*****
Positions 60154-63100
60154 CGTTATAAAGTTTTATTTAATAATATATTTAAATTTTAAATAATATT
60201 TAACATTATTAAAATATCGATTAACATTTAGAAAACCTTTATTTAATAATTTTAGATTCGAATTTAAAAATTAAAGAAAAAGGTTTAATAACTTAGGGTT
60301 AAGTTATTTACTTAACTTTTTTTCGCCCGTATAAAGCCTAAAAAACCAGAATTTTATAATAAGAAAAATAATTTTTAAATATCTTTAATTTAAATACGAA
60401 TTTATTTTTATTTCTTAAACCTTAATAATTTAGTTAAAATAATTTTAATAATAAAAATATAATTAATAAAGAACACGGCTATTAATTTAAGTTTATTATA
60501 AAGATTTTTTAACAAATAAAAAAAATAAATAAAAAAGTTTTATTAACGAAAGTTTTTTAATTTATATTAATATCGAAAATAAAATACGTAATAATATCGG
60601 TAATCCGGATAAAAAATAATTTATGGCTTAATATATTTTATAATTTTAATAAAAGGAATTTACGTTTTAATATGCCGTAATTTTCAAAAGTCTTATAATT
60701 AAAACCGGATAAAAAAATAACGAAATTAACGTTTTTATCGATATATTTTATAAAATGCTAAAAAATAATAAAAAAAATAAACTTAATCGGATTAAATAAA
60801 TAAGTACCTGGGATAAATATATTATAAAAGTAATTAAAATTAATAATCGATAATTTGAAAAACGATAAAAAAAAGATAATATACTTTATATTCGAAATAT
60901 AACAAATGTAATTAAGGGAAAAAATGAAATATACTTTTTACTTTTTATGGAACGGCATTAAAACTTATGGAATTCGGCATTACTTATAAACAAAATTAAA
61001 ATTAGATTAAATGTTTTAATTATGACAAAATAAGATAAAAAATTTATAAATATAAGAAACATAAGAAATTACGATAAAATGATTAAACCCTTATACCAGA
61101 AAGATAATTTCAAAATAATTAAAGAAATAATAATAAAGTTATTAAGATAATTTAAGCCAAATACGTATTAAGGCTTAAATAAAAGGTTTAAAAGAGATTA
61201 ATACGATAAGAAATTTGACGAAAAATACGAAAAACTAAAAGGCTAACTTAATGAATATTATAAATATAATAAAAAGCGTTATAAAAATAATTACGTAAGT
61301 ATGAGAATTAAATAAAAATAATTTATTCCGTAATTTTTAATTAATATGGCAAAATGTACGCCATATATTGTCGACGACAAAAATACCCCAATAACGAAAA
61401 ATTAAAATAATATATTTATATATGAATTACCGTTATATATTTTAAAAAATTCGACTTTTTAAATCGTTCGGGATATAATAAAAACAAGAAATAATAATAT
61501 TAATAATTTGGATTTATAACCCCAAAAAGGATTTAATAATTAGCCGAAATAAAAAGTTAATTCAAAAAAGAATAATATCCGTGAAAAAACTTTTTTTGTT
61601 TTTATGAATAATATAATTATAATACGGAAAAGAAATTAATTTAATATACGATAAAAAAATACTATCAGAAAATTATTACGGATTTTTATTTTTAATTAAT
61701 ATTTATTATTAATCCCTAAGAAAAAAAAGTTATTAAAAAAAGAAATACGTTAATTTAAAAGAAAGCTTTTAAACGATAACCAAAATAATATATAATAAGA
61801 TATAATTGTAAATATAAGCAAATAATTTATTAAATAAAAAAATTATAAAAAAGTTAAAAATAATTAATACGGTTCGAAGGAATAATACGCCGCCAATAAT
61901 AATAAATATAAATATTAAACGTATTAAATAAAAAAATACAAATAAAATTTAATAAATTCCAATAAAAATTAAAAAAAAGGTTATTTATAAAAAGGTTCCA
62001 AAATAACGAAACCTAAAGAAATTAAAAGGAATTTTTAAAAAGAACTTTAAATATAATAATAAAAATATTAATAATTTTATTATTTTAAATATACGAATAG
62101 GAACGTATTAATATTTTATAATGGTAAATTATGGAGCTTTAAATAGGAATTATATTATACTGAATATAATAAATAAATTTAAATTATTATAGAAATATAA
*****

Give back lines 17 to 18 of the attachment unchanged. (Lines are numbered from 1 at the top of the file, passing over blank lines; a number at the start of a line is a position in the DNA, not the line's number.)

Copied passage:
61601 TTTATGAATAATATAATTATAATACGGAAAAGAAATTAATTTAATATACGATAAAAAAATACTATCAGAAAATTATTACGGATTTTTATTTTTAATTAAT
61701 ATTTATTATTAATCCCTAAGAAAAAAAAGTTATTAAAAAAAGAAATACGTTAATTTAAAAGAAAGCTTTTAAACGATAACCAAAATAATATATAATAAGA